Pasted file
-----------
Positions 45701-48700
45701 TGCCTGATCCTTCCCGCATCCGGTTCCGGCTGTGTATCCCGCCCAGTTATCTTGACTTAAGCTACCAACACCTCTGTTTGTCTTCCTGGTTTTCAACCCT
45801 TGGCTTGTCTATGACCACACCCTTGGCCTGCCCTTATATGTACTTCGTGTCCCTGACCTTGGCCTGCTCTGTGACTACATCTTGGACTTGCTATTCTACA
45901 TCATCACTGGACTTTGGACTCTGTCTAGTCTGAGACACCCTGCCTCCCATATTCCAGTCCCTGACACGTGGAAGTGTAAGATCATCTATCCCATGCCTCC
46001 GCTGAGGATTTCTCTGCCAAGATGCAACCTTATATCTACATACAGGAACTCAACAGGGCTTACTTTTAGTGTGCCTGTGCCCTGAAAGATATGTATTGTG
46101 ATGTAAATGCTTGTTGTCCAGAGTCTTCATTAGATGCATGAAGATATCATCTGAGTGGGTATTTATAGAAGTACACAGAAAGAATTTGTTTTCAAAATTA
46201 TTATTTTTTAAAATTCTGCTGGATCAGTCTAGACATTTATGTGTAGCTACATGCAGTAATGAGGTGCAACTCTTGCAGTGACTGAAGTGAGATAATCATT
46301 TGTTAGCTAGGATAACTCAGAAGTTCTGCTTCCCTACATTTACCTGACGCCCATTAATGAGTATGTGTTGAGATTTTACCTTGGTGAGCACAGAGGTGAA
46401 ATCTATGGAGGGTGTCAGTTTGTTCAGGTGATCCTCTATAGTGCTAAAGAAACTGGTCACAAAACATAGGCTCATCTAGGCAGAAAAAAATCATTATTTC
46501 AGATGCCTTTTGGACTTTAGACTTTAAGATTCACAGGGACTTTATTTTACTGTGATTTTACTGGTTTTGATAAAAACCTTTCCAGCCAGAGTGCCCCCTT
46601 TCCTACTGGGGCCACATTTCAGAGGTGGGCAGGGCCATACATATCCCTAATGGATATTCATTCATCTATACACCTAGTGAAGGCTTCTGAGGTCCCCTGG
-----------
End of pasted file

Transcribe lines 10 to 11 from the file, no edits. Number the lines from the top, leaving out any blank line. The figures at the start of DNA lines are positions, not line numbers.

46501 AGATGCCTTTTGGACTTTAGACTTTAAGATTCACAGGGACTTTATTTTACTGTGATTTTACTGGTTTTGATAAAAACCTTTCCAGCCAGAGTGCCCCCTT
46601 TCCTACTGGGGCCACATTTCAGAGGTGGGCAGGGCCATACATATCCCTAATGGATATTCATTCATCTATACACCTAGTGAAGGCTTCTGAGGTCCCCTGG